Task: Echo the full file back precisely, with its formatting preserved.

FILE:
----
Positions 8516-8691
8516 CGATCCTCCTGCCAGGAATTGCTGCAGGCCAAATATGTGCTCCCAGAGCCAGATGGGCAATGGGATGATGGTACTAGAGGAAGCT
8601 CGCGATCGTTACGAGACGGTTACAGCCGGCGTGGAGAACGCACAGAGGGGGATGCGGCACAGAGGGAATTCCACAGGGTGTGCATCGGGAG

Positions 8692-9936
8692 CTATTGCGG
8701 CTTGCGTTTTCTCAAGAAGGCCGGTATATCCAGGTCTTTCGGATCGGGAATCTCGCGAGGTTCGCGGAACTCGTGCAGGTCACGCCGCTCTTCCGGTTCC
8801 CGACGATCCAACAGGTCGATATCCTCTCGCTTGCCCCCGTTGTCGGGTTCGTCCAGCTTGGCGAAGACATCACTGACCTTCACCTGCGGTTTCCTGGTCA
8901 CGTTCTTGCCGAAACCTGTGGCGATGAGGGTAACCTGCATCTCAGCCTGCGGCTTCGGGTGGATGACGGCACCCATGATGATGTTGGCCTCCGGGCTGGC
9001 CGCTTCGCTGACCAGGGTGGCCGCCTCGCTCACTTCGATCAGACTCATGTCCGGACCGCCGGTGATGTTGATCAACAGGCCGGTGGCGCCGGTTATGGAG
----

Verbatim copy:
Positions 8516-8691
8516 CGATCCTCCTGCCAGGAATTGCTGCAGGCCAAATATGTGCTCCCAGAGCCAGATGGGCAATGGGATGATGGTACTAGAGGAAGCT
8601 CGCGATCGTTACGAGACGGTTACAGCCGGCGTGGAGAACGCACAGAGGGGGATGCGGCACAGAGGGAATTCCACAGGGTGTGCATCGGGAG

Positions 8692-9936
8692 CTATTGCGG
8701 CTTGCGTTTTCTCAAGAAGGCCGGTATATCCAGGTCTTTCGGATCGGGAATCTCGCGAGGTTCGCGGAACTCGTGCAGGTCACGCCGCTCTTCCGGTTCC
8801 CGACGATCCAACAGGTCGATATCCTCTCGCTTGCCCCCGTTGTCGGGTTCGTCCAGCTTGGCGAAGACATCACTGACCTTCACCTGCGGTTTCCTGGTCA
8901 CGTTCTTGCCGAAACCTGTGGCGATGAGGGTAACCTGCATCTCAGCCTGCGGCTTCGGGTGGATGACGGCACCCATGATGATGTTGGCCTCCGGGCTGGC
9001 CGCTTCGCTGACCAGGGTGGCCGCCTCGCTCACTTCGATCAGACTCATGTCCGGACCGCCGGTGATGTTGATCAACAGGCCGGTGGCGCCGGTTATGGAG